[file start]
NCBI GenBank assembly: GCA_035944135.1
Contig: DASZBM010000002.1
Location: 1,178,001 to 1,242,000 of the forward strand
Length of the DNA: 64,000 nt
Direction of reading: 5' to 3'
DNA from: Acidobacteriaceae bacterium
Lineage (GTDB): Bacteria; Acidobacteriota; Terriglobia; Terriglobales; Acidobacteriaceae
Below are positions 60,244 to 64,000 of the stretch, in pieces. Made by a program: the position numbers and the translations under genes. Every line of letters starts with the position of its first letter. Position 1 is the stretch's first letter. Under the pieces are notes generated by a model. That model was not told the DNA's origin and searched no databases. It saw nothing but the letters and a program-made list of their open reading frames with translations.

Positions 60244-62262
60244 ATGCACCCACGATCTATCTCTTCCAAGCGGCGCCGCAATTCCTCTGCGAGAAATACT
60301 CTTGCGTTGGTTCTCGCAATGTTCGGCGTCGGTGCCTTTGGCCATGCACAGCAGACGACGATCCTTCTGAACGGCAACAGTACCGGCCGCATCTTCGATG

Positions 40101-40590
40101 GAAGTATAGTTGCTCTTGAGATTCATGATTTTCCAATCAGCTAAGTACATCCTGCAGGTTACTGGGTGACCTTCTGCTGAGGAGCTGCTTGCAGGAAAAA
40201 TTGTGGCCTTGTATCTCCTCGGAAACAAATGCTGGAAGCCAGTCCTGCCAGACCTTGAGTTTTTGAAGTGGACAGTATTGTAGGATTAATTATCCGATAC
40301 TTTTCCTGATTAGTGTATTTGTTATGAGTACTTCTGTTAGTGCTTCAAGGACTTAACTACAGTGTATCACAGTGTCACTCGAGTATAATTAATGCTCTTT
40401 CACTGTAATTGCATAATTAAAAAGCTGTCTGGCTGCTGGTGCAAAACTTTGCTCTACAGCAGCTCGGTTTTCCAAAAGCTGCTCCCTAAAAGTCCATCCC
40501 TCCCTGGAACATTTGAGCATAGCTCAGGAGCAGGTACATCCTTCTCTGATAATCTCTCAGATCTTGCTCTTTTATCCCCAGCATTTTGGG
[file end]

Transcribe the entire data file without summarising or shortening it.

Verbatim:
NCBI GenBank assembly: GCA_035944135.1
Contig: DASZBM010000002.1
Location: 1,178,001 to 1,242,000 of the forward strand
Length of the DNA: 64,000 nt
Direction of reading: 5' to 3'
DNA from: Acidobacteriaceae bacterium
Lineage (GTDB): Bacteria; Acidobacteriota; Terriglobia; Terriglobales; Acidobacteriaceae
Below are positions 60,244 to 64,000 of the stretch, in pieces. Made by a program: the position numbers and the translations under genes. Every line of letters starts with the position of its first letter. Position 1 is the stretch's first letter. Under the pieces are notes generated by a model. That model was not told the DNA's origin and searched no databases. It saw nothing but the letters and a program-made list of their open reading frames with translations.

Positions 60244-62262
60244 ATGCACCCACGATCTATCTCTTCCAAGCGGCGCCGCAATTCCTCTGCGAGAAATACT
60301 CTTGCGTTGGTTCTCGCAATGTTCGGCGTCGGTGCCTTTGGCCATGCACAGCAGACGACGATCCTTCTGAACGGCAACAGTACCGGCCGCATCTTCGATG

Positions 40101-40590
40101 GAAGTATAGTTGCTCTTGAGATTCATGATTTTCCAATCAGCTAAGTACATCCTGCAGGTTACTGGGTGACCTTCTGCTGAGGAGCTGCTTGCAGGAAAAA
40201 TTGTGGCCTTGTATCTCCTCGGAAACAAATGCTGGAAGCCAGTCCTGCCAGACCTTGAGTTTTTGAAGTGGACAGTATTGTAGGATTAATTATCCGATAC
40301 TTTTCCTGATTAGTGTATTTGTTATGAGTACTTCTGTTAGTGCTTCAAGGACTTAACTACAGTGTATCACAGTGTCACTCGAGTATAATTAATGCTCTTT
40401 CACTGTAATTGCATAATTAAAAAGCTGTCTGGCTGCTGGTGCAAAACTTTGCTCTACAGCAGCTCGGTTTTCCAAAAGCTGCTCCCTAAAAGTCCATCCC
40501 TCCCTGGAACATTTGAGCATAGCTCAGGAGCAGGTACATCCTTCTCTGATAATCTCTCAGATCTTGCTCTTTTATCCCCAGCATTTTGGG